Wayne State University, a major landowner in Midtown, has released a request for proposals (RFP) to develop a brand-new mixed-use residential and retail apartment building, the second phase of its South University Village District.
The first phase, Studio One Apartments on Woodward Avenue and Canfield Street in Midtown, was completed in 2008. That year, it was heralded as the local development of the year by Crain's Detroit Business. According to Model D, it was the first new build market-rate rental apartment building to be constructed in Detroit in 30 years. As part of the university's master plan, WSU hoped to continue development on the university's south edge of campus, in the heart of the Midtown/Cass Corridor neighborhood.
"Certainly, this has always been part of the plan," said Ned Staebler, Wayne State's vice president of economic development, who came to the university from the Michigan Economic Development Corporation in 2011. "Studio One was the first phase of the plan. Unfortunately, given the climate, what it was in 2008 and 2009, there wasn't much appetite from the private market to be really receptive."
Many plans for renovations and new builds alike were stymied in Detroit following the recession. Banks weren't lending money as easily, and restrictions on historic preservation tax credits have made renovations difficult for developers.
But with Midtown boasting of residential occupancy rates north of 95 percent over the last year, development is once again in full swing -- with many of the biggest projects in this neighborhood over the past five years being new builds. In 2011, developers opened the $10.5 million Union at Midtown project, which brought 81 new units, all featuring free flat-screen TVs and granite countertops, to the corner of Warren and Cass Avenue. Just a few blocks south on Cass, the $12 million Auburn project, a new build that opened in October 2012, has leased all 58 of its apartments and opened first-floor independent retail.
"Clearly, there's demand," Staebler told The Huffington Post. "We're basically at full occupancy in Midtown. Our goal is to be increasing the density in the neighborhood. It's good for the developers, because it will fill up, and good for the neighborhood, too, the mix of residential and commercial space."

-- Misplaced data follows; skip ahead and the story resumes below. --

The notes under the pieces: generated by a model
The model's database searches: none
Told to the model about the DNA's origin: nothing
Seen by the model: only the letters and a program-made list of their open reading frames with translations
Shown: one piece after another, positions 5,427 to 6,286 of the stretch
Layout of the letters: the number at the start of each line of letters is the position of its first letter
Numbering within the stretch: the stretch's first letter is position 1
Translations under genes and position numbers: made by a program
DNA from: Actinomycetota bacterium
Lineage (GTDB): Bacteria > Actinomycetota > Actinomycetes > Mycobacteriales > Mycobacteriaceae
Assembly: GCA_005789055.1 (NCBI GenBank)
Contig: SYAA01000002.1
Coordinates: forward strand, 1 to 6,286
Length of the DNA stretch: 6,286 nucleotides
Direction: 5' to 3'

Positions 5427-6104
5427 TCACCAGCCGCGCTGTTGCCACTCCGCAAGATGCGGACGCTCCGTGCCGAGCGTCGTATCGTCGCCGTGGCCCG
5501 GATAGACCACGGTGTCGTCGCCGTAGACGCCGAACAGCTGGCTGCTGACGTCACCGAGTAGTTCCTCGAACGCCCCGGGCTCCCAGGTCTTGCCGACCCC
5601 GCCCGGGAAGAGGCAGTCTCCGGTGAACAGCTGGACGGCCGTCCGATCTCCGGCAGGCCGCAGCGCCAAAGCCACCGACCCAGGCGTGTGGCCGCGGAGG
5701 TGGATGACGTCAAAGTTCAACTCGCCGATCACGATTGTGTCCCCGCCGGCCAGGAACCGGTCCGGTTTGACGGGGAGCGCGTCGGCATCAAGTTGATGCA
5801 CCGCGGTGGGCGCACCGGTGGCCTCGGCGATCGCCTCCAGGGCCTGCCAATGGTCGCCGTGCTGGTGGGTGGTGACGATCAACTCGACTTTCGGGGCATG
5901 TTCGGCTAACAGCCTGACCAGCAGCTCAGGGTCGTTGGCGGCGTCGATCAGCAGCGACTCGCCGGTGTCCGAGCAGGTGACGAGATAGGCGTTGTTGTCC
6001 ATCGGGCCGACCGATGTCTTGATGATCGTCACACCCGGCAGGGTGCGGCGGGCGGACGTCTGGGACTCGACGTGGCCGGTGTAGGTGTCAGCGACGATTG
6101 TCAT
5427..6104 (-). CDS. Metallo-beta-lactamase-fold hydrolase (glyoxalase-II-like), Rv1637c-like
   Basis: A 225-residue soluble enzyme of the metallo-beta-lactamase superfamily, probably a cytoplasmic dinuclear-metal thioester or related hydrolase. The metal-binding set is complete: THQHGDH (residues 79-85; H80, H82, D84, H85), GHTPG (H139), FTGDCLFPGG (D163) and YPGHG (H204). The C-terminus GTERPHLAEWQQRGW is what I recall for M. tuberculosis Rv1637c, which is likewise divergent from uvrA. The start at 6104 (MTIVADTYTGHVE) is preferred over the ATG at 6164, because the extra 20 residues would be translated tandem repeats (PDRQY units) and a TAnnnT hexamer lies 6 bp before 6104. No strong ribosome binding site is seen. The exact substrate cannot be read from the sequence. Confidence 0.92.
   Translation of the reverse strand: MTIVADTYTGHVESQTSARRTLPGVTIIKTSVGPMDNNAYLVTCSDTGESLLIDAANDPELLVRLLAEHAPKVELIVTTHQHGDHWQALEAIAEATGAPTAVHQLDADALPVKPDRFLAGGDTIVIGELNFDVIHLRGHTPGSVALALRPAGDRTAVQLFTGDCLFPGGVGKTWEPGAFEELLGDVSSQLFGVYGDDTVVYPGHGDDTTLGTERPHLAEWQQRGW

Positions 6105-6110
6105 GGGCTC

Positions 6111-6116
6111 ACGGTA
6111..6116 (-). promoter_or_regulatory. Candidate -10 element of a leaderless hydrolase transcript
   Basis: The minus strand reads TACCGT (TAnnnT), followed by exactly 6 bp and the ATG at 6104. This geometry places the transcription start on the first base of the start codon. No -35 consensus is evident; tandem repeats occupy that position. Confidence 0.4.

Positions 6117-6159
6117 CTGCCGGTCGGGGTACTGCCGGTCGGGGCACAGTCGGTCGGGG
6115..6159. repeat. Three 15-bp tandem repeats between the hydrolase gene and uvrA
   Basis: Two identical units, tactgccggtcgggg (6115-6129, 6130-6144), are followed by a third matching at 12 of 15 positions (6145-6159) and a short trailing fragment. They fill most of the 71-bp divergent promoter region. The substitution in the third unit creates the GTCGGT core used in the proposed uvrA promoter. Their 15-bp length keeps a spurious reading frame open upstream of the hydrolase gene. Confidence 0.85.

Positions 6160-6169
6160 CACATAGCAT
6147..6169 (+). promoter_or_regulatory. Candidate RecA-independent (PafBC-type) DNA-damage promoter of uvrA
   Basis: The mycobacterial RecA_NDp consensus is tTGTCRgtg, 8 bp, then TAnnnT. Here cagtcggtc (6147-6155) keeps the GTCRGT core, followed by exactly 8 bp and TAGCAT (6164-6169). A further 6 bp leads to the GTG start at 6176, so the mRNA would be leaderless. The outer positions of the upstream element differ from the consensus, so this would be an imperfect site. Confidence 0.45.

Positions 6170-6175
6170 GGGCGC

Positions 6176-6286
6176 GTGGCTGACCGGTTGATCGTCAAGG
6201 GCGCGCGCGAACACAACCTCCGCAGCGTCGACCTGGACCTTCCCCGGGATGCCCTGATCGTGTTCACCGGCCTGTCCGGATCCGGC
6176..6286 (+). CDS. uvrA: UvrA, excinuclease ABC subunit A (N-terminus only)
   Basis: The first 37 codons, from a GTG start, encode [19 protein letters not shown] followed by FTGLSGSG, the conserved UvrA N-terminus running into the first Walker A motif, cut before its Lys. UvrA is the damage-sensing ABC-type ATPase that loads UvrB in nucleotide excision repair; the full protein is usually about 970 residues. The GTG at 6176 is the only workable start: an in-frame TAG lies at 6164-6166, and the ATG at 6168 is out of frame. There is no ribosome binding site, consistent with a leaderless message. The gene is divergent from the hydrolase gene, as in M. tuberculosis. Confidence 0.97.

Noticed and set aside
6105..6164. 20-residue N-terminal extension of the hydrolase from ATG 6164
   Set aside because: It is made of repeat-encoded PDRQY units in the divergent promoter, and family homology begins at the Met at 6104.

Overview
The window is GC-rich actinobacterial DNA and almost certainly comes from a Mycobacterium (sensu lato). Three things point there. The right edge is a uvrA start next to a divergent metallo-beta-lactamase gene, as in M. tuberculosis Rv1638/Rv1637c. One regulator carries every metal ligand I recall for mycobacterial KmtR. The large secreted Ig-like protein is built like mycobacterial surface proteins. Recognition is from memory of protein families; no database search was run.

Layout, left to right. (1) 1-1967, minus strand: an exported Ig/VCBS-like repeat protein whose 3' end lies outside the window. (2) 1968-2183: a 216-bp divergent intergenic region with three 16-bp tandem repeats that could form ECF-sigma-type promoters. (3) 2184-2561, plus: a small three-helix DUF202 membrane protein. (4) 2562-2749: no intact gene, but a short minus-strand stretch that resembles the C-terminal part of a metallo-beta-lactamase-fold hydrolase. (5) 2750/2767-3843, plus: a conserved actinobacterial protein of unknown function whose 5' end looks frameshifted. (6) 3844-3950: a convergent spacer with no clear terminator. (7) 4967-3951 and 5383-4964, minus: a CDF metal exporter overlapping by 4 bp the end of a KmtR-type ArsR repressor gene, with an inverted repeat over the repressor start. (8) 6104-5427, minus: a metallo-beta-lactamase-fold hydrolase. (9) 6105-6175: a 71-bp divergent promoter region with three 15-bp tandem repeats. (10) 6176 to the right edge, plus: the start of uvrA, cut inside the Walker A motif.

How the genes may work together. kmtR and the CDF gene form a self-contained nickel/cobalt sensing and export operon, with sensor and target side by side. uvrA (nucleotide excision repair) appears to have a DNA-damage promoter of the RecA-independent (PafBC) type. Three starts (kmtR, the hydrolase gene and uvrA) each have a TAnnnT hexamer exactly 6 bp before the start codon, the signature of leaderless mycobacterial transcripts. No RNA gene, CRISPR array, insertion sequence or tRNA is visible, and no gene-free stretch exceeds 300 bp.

The RFP calls for designs of a four- to seven-story residential apartment building that would be situated on a current surface parking lot owned by Wayne State on Canfield between Cass and Woodward. It's noted in the proposal as the last empty land parcel available within the entire block. Wayne State will sign a long-term lease with the winning developer, who must present proof of available financial resources and a plan to market the project. Staebler estimates that the project may cost between $17 million and $25 million, he told The Huffington Post.
Much like the Auburn, Wayne State is calling for a development that boasts energy-efficient features, bike storage and common spaces for resident in a pedestrian-friendly setting. It must also provide some parking for residents, with additional spaces made available by a WSU parking facility on Forest Avenue.
These higher-end apartments wouldn't be geared toward undergraduates, but to local employees, professionals and graduate students, whom have snatched up rental opportunities priced around $1,000 per month in the last year. In addition to housing, the RFP asks for first-floor retail, around 6,000 square feet of conference space, a catering kitchen for Wayne State to use for events and meetings, limited office space for the university's use and "boutique hotel spaces" for visiting guests and dignitaries.
Staebler said WSU has seen an unprecedented amount of developer interest in the property in recent weeks.
"Every development that gets done raises rents a little bit. It makes lenders more confident. Studio One, the Auburn and this one," Staebler said, "it makes developers more confident that the building will fill out. Each [new project] will be easier than the last one."
Staebler said Wayne State has learned from its past collaborations with developers, although he specified that he is not at all displeased with any of the recent residential builds that have gone up in Midtown. The RFP calls for the new build to "reflect quality, excellence and creativity in architecture" and be designed in a way that "provides for both visual interest and coherence between surrounding buildings."
"The first time you do anything, you learn some things. We'll make different mistakes this time around," he said. "You also have to expect, with any development, you get a rendering. But between that rendering and the construction, things change and compromises are made here and there."
He said the university planned to stay engaged and adamant in terms of the project's design criteria and appearance.
"We're going to make sure that we're comfortable with the decisions made when those inevitable compromises occur."
Developers interested in submitting plans for the project need to attend a mandatory meeting on May 1 at University Towers at 4500 Cass Ave. in Midtown. See here for more information on the RFP.